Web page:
Treat yourself to Koreanized Chinese food, a hybrid cuisine that keeps crossing borders.
By Kai Ma and Lola Pak
Due to geographical proximity, migration, and a convoluted history that includes both kinship and war, the Koreans and Chinese have long engaged in the cultural exchange of ideas — and recipes. The delectable result: Korean Chinese food, a fusion cuisine of traditionally Chinese fare influenced by Korean ingredients, and vice versa.
A Korean Chinese restaurant may offer kimchi as an appetizer and fortune cookies for dessert, but the key dishes of this edible genre are influenced by both countries. Jjambbong, for example, blends a Chinese seafood noodle soup with a red-orange broth more typically found in Korean stews. Tangsuyuk, a Koreanized variant of Chinese sweet-and-sour pork distinguished by a brown (versus red) sauce, is a sugar-laced treat consumed with hot pepper flakes and fluorescent yellow slices of dahn-mu-ji (radish). But the most popular dish is jjajangmyeon, a bowl of noodles doused in black bean paste and saturated with minced onions.
Distinguished by Mandarin storefronts, Korean Chinese eateries are found in most American Koreatowns and staffed by first-generation Koreans. Though some, such as Little Dragon in Gardena, Calif., are run by Chinese chefs who previously lived in South Korea.
Mei Chou, a waitress at Little Dragon, is a Chinese expatriate who grew up in Daegu, South Korea. “Korean Chinese food is a lot of heavy noodles with some fried meats,” she says. “My favorite Korean Chinese dish is kkanpoong saewoo (sautéed shrimp with garlic sauce).”
Korean Chinese recipes may differ slightly, depending on the Chinese region a chef is inspired by. Restaurants influenced by northern China will serve larger portions of noodles and dumplings, whereas the southern style places more emphasis on seafood. And, adds Chou, “in the United States, some of the sauces are redder because Americans like ketchup.”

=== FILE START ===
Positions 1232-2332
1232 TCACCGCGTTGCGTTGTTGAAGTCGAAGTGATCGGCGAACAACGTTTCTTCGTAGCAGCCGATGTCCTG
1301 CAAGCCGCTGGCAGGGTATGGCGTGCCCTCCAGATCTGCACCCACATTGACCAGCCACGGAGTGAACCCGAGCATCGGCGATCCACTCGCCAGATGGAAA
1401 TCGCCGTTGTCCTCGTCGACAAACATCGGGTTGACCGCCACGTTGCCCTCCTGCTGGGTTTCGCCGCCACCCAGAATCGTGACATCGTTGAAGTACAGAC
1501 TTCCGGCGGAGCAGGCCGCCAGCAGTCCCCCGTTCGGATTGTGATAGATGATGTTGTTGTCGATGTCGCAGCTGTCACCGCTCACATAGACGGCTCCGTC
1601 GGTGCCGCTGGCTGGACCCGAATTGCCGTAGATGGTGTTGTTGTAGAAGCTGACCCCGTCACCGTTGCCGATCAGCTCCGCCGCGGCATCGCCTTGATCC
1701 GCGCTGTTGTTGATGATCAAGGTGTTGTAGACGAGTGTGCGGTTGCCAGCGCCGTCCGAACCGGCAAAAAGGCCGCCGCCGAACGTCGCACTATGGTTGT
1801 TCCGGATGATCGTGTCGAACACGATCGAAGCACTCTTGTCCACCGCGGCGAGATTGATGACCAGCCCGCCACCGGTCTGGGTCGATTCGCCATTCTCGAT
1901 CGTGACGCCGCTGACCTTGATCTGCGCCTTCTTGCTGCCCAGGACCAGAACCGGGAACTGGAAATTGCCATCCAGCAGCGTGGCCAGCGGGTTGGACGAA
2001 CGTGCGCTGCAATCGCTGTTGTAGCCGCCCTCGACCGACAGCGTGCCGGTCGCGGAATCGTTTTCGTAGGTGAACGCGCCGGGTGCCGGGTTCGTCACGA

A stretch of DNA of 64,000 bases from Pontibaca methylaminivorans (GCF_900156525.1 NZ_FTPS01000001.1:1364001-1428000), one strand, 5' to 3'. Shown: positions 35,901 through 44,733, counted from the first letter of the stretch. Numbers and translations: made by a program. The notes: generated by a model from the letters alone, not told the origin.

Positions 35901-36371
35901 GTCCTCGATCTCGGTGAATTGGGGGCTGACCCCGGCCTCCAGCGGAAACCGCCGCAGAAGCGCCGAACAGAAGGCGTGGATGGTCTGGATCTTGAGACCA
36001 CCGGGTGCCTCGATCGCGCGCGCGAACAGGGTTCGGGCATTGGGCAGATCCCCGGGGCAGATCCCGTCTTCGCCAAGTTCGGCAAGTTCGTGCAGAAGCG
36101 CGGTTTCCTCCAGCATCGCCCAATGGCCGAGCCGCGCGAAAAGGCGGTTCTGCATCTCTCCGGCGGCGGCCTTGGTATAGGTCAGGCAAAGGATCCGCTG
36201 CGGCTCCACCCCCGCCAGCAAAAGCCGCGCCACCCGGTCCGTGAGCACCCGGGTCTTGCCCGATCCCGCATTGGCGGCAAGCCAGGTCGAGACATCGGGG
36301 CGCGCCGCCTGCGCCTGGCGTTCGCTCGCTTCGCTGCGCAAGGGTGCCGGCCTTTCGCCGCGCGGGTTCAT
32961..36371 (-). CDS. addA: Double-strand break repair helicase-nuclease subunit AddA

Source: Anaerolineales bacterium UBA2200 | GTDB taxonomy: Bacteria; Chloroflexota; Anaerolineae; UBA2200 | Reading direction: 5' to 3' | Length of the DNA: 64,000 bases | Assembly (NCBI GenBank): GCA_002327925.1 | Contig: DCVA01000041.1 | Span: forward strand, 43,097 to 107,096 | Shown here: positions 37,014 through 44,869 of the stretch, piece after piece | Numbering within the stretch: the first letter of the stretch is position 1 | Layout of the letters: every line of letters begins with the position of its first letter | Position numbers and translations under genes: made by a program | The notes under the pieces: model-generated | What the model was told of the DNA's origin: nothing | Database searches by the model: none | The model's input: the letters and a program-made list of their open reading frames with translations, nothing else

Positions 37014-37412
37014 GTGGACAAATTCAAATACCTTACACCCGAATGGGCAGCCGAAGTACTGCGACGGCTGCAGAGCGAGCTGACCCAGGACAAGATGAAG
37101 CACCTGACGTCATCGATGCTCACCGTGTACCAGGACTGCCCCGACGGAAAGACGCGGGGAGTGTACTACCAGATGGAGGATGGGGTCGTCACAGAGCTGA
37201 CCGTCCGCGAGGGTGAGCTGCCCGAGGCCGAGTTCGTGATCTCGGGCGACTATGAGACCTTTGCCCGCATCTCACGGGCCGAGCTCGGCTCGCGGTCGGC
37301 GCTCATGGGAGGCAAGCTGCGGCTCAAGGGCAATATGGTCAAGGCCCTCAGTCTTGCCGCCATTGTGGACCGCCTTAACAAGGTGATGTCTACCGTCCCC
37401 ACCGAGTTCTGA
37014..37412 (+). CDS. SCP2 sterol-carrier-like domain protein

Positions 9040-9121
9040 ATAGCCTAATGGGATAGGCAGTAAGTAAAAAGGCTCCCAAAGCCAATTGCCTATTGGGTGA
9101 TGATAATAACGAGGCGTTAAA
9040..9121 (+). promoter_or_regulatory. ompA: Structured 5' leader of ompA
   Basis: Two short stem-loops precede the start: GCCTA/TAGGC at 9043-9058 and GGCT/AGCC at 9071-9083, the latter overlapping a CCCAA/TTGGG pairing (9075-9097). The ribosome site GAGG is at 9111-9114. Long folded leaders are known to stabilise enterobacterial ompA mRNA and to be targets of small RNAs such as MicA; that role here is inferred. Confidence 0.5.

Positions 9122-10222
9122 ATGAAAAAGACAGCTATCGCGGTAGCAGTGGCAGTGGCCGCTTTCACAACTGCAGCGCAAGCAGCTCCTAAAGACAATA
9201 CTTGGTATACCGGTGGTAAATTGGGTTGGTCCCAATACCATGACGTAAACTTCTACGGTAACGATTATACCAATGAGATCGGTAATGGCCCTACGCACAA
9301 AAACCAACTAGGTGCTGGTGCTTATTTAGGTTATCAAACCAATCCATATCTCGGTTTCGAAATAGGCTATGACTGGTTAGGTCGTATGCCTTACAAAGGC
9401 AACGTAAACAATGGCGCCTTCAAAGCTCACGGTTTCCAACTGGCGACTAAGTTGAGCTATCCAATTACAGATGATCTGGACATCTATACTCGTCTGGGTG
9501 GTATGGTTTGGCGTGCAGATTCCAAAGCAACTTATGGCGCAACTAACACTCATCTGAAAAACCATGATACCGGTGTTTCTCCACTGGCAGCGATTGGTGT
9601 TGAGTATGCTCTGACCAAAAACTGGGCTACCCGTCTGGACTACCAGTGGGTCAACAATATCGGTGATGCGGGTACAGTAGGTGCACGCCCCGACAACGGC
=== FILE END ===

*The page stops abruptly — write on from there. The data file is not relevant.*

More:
This dual-powered grub was cooked up by the ethnic Chinese in Korea, particularly in Incheon, a port city known for its still-standing Chinatown. Over the years, recipes have been tweaked to suit the Korean palate, but the dishes often lack the harsh spices and garlic that dominate most Korean meals. Still, a post-meal breath mint is recommended: panchan includes a small plate of crunchy raw white onions dipped in fermented black bean sauce.
Here’s a breakdown of our favorite delicacies:
This seafood noodle soup comes in a spicy red-orange broth — which clearly indicates its Koreanness. Created in Incheon among hwagyo (ethnic Chinese raised in Korea) residents, jjambbong is viewed as more Korean-slanted fare.
Pot stickers can be ordered steamed or boiled, but the pan-fried meat alternative is favored among dumpling fanatics. These humongous appetizers are usually stuffed with ground pork, napa (Chinese cabbage), ginger and soy sauce, whereas Korean mandu can include kimchi or tofu.
Steamed sweet bread, a revered snack in both China and Korea, is often served in Korean Chinese restaurants to help soak up its sauce- and grease-heavy counterparts. Called baozi in Chinese and jjin bbang in Korean, these doughboys can be served fluffy or chewy, and are often stuffed with pork, onions or red bean paste.
The poster child of Chinese and Korean fusion cuisine, jjajangmyun is a black-sauced staple. A different take on the northern Chinese dish za jiang mien, which relies on yellow bean paste, the Koreannized version uses thick noodles and a black bean sauce mixed with zucchini, onions, pork, and sometimes shrimp.
Mix thoroughly with wooden chopsticks before consumption.
Coated in a gooey sauce of sugar, vinegar and cornstarch, tangsuyuk is a heap of battered deep-fried sweet-and-sour meat. Part crunchy, part squishy, the pork, chicken or beef comes with a veggie medley of carrots, napa leaves, cucumbers, mushrooms, pineapples, and onions. Dip the pieces in a mixture of soy sauce and crushed pepper flakes for a spicy pep.
There’s no red sauce or other form of spiciness apparent, but this deep-fried chicken dish should be eaten with caution. The kick comes from the sauce — a mix of cornstarch and oil that’s infused with roasted peppers.